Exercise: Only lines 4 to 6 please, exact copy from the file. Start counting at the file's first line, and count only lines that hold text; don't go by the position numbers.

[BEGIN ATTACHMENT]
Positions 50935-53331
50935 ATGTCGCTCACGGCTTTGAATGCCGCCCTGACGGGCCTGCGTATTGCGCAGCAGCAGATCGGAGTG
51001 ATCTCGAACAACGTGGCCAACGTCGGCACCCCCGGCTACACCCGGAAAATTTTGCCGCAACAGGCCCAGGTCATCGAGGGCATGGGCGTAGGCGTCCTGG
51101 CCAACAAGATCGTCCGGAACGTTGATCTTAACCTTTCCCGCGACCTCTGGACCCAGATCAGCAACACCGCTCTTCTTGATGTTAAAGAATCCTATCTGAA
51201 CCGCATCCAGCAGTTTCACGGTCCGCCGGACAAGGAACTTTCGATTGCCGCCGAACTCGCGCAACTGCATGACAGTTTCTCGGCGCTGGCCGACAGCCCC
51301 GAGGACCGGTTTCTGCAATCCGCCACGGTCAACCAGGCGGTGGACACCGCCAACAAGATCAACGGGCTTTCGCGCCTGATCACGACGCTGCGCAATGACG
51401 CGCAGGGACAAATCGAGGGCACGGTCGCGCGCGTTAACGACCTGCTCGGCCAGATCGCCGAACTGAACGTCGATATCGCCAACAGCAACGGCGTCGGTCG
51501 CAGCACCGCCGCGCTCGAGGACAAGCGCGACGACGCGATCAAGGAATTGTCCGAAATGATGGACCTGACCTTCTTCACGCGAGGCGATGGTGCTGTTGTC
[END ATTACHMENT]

51101 CCAACAAGATCGTCCGGAACGTTGATCTTAACCTTTCCCGCGACCTCTGGACCCAGATCAGCAACACCGCTCTTCTTGATGTTAAAGAATCCTATCTGAA
51201 CCGCATCCAGCAGTTTCACGGTCCGCCGGACAAGGAACTTTCGATTGCCGCCGAACTCGCGCAACTGCATGACAGTTTCTCGGCGCTGGCCGACAGCCCC
51301 GAGGACCGGTTTCTGCAATCCGCCACGGTCAACCAGGCGGTGGACACCGCCAACAAGATCAACGGGCTTTCGCGCCTGATCACGACGCTGCGCAATGACG